hans.boehm at hp.com
Mon Oct 15 23:21:19 EDT 2012
> From: Doug Lea
> On 10/15/12 05:38, Romain Colle wrote:
> > Out of curiosity, do you mean that a call to Unsafe.getXXVolatile()
> does also
> > issue a LoadLoad barrier before its read?
> > Are there any reasons why this is the case, in addition to the post-
> read fence
> > of a regular volatile read?
> First, I'll echo Aleksey's plea for others to please not use this.
> The effects rely on an undocumented property of an internal JVM
> method that cannot even be formally spec'ed under the current JMM.
> We hope to have a better solution by JDK8 release.
> But for the curious: Because Unsafe.getXXVolatile does not know if
> its argument is even declared as a volatile, in the absence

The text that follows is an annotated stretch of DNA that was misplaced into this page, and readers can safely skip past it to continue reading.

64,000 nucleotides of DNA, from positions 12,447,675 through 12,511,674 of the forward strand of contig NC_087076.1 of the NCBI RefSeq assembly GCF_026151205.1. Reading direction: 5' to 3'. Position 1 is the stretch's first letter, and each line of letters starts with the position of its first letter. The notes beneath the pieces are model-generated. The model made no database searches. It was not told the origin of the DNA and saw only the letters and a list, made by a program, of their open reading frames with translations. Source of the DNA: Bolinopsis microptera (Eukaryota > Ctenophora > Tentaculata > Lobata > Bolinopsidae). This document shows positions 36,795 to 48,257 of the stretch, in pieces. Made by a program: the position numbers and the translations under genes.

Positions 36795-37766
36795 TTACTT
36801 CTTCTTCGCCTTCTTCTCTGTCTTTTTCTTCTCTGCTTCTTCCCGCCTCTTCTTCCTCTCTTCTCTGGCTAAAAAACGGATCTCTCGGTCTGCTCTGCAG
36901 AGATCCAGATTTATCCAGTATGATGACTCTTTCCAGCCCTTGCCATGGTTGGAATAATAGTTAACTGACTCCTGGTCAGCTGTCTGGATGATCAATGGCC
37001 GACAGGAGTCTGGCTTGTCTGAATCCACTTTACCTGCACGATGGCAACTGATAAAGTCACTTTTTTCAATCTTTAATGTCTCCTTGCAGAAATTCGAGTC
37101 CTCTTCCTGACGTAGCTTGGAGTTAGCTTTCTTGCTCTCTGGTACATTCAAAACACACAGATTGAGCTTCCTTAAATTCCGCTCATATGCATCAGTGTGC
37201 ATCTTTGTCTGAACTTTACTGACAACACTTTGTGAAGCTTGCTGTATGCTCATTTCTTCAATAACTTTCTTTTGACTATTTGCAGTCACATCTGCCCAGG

> of magically powerful global analyses, it must conservatively
> prevent reorderings in either direction.
I still don't understand the reasoning here. Do you have an example where it matters whether the argument is declared as volatile? I'm assuming the writing side must still use a corresponding (or volatile) access?
> And at least in
> OpenJDK hotspot, the implementation is aware of this fact and
> acts accordingly.
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